UNHCR’s preference has always been an arrangement which would enable all asylum-seekers arriving by boat into Australian territory to be processed in Australia. This would be consistent with general practice.
The critical test of this Arrangement will now be in its implementation both in Australia and Malaysia, particularly the protection and vulnerability assessment procedures under which asylum-seekers will be assessed in Australia prior to any transfer taking place”
It is clear this is not a normal deal, this goes against what is the norm right around the globe. A norm that exists for countries who deal with refugees in the tens of thousands. Not in handfuls here and there as we do in Australia. If you believe we are being over run by boat people here in Australia you simply are not across the facts. And that is the problem. The Government is banking on the fact that the majority of Australian’s simply want less “boat people” and being ignorant of the facts will mean they will swallow any policy or deal to appease that wish.
It is not easy to say your own country is ignorant, a country you are proud of and a country you believe is indeed the country of a “Fair Go”. But that is exactly what I am saying, Australia is a country ignorant of the world wide refugee issue.
The deal will cost Australia an estimated $300million, that is a lot of zero’s simply to “rid” us of 800 people. It is an immoral deal, one that voids our nation of its ethical and legal obligations to those who seek asylum in Australia. In no way does this deal stack up, so the government will rely on pure ignorance of the issue to ensure its success. Educating people on the issue of refugees and the real facts is the only way to ensure an end to the practice of keeping the worlds most vulnerable people behind bars. And now even worse, sending them to a third world country where they have no rights.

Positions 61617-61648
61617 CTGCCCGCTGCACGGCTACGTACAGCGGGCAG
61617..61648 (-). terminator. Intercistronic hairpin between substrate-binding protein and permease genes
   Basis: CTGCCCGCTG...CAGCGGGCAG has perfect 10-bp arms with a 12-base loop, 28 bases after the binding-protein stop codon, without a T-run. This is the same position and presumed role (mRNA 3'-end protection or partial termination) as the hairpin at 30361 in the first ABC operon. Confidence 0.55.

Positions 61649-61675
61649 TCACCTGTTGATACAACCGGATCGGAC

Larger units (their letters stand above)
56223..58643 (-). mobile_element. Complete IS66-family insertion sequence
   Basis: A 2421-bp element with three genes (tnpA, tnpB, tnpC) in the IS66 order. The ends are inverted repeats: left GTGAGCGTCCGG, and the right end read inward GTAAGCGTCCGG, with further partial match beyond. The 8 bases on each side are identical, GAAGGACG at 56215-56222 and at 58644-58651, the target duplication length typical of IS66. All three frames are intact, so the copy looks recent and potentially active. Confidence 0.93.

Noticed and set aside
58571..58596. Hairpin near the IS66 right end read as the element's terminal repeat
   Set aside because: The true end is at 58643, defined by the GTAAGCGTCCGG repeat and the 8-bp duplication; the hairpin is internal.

Wake up Australia!
Bill Maher takes to task those who deny the science of Climate change and the nasty politics that surrounds the debate worldwide.
(Contains course language)
A new exhibition showcases artwork of a time when Aboriginal activists drew attention to civil rights.
“IT WAS BUT HALF a century ago, a time still sharp in the minds of a baby boomer generation, that landmark battles were waged and won by Aboriginal people, for Aboriginal people. In the 1960s, Aboriginal people achieved citizenship, financial assistance, and equal pay, and won back rights to their land and rights to the preservation of their cultural heritage.”
For many activists in NSW, one event and one year is set down in history – the Freedom Rides in 1965
For more:- Australian Geographic Website
In 2009 the National Council of Churches set a target to eradicate poverty among Indigenous Australians by 2015.
At the heart of the campaign is that all Australians should have a shared responsibility for the profound disadvantage that affects many Aboriginals.
Aboriginal and Torres Strait Islander children have a death rate three times higher than all Australians.
Whilst only 20% of caucasian Australians die before 65, 70% of Indigenous people do. And on every key indicator, such as education, Aboriginals are far behind other groups.
The campaign recognises that money isn’t the only barrier to the problem. It’s a story of cultural dispossession, lost languages, and a lack of respect in mainstream Australia. It’s for that reason that the campaign is based on the principle that all Australians have to take a stand. It isn’t simply a problem for the government. All Australians must feel responsible for this travesty.
Follow the work here, see what you can do and demand more from our leaders!